With the unemployment rate at a record low, companies continue to struggle to find and hire skilled talent from the workforce. This talent gap comes from two places: the ever-changing needs of the STEM fields, and the perception of vocational training.
“It is considered a second choice, second-class,” said Patricia Hsieh, president of San Diego Miramar College, during the annual AACC Meeting. “We really need to change how people see vocational and technical education.”
Vocational jobs are expected to grow, making the talent gap even larger. By 2025, trade positions are projected to account for 30 percent of California’s job openings –that’s a whopping 1.9 million jobs!
Companies that are fighting the Talent Gap
Some companies have taken notice that the up and coming talent market may not be large enough to replace those who are looking to retire in the next five years to ten years. Because of this, companies are becoming more proactive in their hiring process, and building their employer brand to attract the best talent when possible…and better train and prepare the younger generations for the future.
Delta’s Apprentice Program
In the mechanical co-op, students go through rotations combining traditional learning and hands-on training with real airplane engines. This gives scholars the confidence to jump into the position.
It’s a win-win. Delta is also putting their name and company culture directly in front of talent and opening doors for future talent.
The tri-state region of western Pennsylvania, eastern Ohio and northern West Virginia is growing out of their once-prosperous coal and steel industry. The area is changing into a leader in manufacturing, energy production and technology.
In 2012, a survey showed that several dozen companies were expecting to grow. They expected to hire 7,000 new employees by 2020, but feared a shortage of STEM skills in the local workforce. Therefore, Chevron joined forces with local organizations to create the Appalachia Partnership Initiative (API).
The API increased access to STEM Education, invested in resources for further development and provided scholarships for technical training programs. The long term program has provided hundreds of scholarships, instructor programs, and supported over 700 veterans re-entering the workforce.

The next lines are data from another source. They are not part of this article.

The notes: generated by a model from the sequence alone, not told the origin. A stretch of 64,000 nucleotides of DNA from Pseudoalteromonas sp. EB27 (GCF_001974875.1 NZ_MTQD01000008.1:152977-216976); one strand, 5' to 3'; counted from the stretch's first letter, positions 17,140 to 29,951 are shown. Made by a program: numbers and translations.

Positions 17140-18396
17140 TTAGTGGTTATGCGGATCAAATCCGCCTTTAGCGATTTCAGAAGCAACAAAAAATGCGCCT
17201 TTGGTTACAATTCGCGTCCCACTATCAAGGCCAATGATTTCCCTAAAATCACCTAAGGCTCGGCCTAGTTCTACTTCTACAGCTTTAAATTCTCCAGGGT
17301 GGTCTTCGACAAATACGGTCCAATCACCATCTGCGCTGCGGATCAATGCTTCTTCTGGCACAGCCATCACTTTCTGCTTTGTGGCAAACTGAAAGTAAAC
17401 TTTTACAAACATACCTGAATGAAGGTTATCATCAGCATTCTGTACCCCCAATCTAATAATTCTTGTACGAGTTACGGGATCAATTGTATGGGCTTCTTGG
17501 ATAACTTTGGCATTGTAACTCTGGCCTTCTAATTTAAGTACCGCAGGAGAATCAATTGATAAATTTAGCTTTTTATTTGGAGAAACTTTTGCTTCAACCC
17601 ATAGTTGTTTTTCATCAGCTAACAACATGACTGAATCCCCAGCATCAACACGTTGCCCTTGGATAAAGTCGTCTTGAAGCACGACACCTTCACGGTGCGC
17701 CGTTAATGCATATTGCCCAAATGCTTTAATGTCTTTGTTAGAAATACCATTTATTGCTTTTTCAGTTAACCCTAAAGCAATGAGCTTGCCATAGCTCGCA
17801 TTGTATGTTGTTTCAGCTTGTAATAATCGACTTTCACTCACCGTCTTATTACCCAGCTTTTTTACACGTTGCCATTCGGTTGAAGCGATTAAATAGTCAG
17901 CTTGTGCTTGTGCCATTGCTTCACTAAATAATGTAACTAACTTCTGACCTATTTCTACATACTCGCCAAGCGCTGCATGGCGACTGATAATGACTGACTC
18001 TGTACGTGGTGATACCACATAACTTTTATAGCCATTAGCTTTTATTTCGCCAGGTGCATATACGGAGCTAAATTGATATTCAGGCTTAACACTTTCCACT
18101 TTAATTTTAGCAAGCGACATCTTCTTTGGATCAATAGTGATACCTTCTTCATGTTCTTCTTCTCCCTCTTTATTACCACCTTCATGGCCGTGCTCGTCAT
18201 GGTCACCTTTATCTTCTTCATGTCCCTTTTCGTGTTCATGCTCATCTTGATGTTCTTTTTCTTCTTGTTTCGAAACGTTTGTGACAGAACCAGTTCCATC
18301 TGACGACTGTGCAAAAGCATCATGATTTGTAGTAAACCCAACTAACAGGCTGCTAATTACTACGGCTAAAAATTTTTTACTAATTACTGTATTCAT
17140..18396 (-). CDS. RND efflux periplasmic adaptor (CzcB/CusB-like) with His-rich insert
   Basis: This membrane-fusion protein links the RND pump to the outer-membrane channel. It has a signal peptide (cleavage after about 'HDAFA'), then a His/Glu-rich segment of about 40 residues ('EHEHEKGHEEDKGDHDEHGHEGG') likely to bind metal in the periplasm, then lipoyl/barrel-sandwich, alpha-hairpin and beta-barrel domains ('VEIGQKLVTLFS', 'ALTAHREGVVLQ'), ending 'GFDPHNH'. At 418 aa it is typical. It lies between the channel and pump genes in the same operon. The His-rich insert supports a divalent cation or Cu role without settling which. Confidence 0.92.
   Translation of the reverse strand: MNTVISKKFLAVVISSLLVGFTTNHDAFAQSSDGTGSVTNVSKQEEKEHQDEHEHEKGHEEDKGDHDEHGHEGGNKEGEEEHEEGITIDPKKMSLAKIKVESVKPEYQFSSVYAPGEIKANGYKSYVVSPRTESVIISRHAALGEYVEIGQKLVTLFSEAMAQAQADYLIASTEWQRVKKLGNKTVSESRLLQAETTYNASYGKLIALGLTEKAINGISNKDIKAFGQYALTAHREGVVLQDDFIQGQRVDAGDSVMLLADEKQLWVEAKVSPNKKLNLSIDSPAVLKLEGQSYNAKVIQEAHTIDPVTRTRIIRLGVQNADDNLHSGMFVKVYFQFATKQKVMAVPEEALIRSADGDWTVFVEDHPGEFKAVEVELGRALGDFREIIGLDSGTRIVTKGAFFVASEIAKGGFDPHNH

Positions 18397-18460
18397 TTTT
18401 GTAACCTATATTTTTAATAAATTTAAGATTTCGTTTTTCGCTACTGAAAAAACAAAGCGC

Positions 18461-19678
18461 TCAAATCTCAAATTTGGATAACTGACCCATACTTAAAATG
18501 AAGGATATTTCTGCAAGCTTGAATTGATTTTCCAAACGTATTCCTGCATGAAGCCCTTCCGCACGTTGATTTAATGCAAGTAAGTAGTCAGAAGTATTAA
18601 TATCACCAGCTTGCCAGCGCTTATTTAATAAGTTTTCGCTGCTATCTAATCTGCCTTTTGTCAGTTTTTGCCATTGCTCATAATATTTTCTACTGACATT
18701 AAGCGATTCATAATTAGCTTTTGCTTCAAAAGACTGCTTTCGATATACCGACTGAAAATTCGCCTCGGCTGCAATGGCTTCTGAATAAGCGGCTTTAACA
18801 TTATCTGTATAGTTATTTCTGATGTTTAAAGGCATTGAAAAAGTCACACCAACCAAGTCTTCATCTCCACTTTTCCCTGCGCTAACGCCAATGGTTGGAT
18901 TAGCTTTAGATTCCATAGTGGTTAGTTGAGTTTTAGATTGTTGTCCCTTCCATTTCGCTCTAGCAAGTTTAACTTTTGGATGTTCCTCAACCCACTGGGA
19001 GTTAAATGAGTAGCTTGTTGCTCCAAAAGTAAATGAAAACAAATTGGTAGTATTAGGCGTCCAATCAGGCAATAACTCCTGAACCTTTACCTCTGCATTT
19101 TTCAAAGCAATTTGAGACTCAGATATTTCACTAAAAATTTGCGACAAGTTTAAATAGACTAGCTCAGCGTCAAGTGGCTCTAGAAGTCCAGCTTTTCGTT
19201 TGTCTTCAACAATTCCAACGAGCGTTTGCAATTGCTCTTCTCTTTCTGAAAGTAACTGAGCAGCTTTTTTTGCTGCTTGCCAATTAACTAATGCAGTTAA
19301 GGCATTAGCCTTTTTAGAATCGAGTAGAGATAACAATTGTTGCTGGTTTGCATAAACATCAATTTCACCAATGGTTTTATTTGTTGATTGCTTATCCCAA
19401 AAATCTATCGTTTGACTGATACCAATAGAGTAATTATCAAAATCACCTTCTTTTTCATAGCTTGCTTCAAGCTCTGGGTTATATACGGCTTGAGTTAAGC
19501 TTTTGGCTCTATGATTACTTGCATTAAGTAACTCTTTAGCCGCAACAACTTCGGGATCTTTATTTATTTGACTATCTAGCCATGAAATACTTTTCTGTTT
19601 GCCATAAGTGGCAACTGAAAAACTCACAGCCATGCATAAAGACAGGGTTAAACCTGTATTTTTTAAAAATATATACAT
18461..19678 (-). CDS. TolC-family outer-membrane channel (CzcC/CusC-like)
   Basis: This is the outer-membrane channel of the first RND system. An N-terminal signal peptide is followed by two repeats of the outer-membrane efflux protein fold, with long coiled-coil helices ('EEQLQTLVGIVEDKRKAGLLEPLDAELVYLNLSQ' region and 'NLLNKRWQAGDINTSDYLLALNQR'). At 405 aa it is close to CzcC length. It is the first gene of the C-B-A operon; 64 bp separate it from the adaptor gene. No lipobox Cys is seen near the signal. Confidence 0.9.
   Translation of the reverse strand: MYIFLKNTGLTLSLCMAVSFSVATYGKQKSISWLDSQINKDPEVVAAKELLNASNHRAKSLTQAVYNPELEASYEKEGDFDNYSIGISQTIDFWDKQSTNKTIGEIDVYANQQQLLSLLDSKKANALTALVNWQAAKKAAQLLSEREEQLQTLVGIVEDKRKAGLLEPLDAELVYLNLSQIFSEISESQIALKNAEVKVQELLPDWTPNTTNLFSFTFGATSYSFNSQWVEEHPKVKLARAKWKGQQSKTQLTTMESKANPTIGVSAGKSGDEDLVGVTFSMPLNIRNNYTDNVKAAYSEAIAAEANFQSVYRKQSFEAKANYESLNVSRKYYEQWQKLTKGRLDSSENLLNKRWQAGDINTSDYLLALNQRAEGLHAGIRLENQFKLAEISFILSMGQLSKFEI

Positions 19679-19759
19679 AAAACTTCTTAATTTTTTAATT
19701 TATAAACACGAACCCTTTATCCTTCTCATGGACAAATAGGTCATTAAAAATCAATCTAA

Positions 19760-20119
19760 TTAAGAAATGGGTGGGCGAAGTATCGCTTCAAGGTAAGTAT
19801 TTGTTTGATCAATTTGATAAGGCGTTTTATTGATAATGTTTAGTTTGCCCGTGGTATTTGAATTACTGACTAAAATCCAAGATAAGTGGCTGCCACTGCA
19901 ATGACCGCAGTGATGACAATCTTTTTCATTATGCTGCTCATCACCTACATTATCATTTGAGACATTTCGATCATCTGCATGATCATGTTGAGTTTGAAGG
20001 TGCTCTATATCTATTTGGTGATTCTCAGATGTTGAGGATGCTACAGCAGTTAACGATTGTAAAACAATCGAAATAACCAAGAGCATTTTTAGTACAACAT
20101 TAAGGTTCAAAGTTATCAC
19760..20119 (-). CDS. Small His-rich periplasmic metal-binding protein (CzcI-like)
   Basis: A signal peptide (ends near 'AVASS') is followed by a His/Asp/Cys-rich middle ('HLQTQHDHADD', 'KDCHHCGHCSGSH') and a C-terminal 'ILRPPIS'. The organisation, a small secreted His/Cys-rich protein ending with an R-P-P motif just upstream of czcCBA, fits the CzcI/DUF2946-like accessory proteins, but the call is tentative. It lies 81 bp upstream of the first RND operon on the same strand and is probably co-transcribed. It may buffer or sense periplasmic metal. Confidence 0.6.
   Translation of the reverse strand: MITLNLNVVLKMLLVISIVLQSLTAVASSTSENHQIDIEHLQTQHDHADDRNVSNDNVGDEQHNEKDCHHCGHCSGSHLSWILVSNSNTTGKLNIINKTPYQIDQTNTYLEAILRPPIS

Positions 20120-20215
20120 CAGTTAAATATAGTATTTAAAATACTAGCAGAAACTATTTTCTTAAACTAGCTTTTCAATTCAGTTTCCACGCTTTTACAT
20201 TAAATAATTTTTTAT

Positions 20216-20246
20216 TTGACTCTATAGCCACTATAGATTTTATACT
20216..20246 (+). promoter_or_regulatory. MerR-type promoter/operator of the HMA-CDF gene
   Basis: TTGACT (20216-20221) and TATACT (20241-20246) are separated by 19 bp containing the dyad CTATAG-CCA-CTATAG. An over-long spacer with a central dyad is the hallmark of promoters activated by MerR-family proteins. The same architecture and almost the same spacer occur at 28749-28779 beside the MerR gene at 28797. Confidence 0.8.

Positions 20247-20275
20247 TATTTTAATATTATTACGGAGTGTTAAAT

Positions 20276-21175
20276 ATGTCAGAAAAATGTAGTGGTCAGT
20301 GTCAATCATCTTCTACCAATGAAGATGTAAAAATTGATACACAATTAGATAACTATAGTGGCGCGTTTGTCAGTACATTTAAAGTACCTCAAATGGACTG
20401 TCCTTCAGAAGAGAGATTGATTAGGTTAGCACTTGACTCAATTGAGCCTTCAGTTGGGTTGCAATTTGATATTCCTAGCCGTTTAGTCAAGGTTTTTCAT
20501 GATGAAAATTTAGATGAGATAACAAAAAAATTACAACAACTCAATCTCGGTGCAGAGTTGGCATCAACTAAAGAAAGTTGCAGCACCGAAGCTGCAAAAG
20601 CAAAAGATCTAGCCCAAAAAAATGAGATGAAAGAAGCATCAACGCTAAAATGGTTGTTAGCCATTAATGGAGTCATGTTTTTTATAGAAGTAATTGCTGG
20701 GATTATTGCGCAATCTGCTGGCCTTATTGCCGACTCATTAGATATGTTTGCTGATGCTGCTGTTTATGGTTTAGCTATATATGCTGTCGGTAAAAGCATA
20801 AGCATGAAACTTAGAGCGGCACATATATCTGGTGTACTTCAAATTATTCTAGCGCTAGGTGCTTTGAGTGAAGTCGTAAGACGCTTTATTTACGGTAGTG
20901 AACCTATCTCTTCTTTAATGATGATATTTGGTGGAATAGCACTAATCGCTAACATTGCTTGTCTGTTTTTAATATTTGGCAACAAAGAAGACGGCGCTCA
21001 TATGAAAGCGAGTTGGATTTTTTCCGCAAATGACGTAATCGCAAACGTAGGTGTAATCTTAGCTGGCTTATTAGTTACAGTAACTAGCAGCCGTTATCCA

“Supporting STEM and tomorrow’s workforce is critical to the success of our business. We strive to build lasting relationships to create progress and prosperity now and for generations to come,” said John S. Watson, CEO of Chevron Corporation.
Starting with current employees, the Phased Retirement Program allows long-time employees to reduce their hours before retiring. During this time, they help train the next-generation workforce. The program is only available to people with 76 points or more (attained from age plus years of continuous service). Steelcase is able to keep their top performers longer, while having them teach new employees.
Targeting the next-generation, the apprenticeship educates employees who want to be future machine repairpersons, electricians and tool makers. The training requires 8,000 hours on-the-job and community college classes over four years. By the end of it, the apprentice receives journeyman status from the US Department of Labor. The best part? As long as grades remain above a C, Steelcase pays for classes and books!
The Talent Gap vs. Corporate Social Responsibility
The talent gap creates an issue for companies, but also creates the opportunity to help influence a young person’s career. With every gap in the talent market, comes a new generation that can be nurtured to fill it. Between classes, scholarships and apprenticeship program, companies are providing this generation of youth access to a bright future. And, these examples aren’t the only companies to start educational programs. Business Roundtable reported 66 companies who are making efforts to prepare current students to fill that gap.
Furthermore, corporate social responsibility is becoming a more important need for employee happiness. A Harvard Business Review article stated that there are three things employees really want. They want purpose, community and engagement.
First of all, employees want to work with purpose. As these companies tackle the talent gap and build their corporate social responsibility, they are providing employees with purpose. Every employee and trainee is working to grow their skills and helping others grow their education too. Some companies are even “upskilling” their employees, which means they are helping them get higher training and promotions. This ultimately helps retain good employees longer.
As for community, businesses are engaging students and young employees to feel confident in the work they are doing and building relationships in the company. These students are learning from the other employees, which creates a sense of belonging and respect.
Finally, they are learning the ins and outs of a career and all the growth possibilities. Since the new employer has more confidence in their work, they can be more engaged and autonomous in their work.
The best way for employees to feel a sense of all three together is to ask them for their story. If the company is providing professional development, community, and engaging careers, then the stories will flow easily!
Overall, the companies who are fighting against the talent gap are also growing a strong employer brand. As a result the companies have plenty of students who are likely to end up working at the company. More importantly, the businesses are still helping those students who don’t build a future elsewhere, and they will still tell their journey with your company too!